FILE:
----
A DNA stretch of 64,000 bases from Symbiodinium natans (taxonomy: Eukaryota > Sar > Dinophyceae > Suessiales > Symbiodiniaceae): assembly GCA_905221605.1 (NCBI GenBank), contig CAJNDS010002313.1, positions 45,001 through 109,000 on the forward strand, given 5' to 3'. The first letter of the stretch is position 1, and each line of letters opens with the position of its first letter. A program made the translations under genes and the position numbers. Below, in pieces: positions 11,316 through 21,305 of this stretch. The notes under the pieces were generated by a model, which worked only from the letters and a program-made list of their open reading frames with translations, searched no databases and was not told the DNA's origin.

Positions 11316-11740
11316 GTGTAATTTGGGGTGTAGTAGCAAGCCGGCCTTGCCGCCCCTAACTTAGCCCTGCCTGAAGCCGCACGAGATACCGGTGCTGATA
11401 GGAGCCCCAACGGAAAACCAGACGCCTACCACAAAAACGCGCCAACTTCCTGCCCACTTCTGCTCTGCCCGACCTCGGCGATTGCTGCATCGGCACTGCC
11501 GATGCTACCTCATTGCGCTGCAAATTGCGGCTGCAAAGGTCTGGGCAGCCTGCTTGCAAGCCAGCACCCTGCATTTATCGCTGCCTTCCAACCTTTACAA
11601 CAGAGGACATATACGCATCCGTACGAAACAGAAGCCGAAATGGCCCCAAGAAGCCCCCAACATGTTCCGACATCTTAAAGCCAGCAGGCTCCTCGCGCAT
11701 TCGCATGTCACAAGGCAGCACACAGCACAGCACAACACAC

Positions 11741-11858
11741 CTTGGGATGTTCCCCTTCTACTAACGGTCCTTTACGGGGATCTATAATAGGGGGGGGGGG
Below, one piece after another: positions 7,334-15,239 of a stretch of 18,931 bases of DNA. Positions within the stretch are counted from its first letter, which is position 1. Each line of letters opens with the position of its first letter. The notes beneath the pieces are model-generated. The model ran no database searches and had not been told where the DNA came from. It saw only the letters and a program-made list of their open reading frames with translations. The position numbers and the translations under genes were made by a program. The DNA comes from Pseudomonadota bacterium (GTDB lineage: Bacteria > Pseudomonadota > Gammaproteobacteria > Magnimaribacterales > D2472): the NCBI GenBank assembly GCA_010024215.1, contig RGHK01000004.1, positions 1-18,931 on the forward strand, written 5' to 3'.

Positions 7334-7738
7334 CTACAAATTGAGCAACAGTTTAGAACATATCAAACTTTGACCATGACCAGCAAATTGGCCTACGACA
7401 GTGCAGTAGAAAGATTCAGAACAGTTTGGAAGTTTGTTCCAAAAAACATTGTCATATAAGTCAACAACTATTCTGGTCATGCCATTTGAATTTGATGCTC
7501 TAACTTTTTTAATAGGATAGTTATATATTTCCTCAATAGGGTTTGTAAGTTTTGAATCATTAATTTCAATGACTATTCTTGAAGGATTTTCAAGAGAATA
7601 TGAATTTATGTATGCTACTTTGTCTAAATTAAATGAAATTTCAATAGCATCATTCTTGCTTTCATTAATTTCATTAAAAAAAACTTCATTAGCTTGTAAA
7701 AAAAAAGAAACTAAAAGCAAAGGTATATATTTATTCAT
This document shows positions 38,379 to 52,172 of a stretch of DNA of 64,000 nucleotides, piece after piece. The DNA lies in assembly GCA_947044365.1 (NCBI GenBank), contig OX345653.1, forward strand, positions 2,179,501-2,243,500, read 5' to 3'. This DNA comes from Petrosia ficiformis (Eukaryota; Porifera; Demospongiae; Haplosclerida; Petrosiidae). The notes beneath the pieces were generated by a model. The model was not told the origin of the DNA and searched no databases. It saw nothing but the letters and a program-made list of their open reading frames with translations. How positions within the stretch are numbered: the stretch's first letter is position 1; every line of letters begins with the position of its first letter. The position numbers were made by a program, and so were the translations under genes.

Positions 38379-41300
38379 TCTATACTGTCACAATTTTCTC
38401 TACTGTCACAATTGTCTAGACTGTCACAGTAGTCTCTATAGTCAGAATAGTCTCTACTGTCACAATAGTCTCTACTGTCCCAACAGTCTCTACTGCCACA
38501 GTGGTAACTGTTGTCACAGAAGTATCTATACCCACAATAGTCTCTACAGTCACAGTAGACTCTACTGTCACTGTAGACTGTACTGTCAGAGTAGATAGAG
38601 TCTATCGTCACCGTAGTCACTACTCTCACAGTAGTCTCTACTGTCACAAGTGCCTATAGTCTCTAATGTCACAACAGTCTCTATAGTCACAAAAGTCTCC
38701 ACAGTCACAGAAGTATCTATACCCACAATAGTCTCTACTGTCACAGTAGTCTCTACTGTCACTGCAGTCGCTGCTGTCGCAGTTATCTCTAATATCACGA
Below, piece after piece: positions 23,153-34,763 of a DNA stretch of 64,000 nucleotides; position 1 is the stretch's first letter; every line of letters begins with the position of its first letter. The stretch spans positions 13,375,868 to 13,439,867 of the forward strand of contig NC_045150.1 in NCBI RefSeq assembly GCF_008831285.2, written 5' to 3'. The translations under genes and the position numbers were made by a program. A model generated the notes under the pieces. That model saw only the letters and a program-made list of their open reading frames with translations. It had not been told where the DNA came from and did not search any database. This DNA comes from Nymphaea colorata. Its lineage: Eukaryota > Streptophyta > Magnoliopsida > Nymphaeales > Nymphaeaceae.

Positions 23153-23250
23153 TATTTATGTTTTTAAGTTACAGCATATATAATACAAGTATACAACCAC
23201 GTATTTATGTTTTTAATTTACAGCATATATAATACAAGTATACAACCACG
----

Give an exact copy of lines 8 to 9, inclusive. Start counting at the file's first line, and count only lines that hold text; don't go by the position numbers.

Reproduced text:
Positions 11741-11858
11741 CTTGGGATGTTCCCCTTCTACTAACGGTCCTTTACGGGGATCTATAATAGGGGGGGGGGG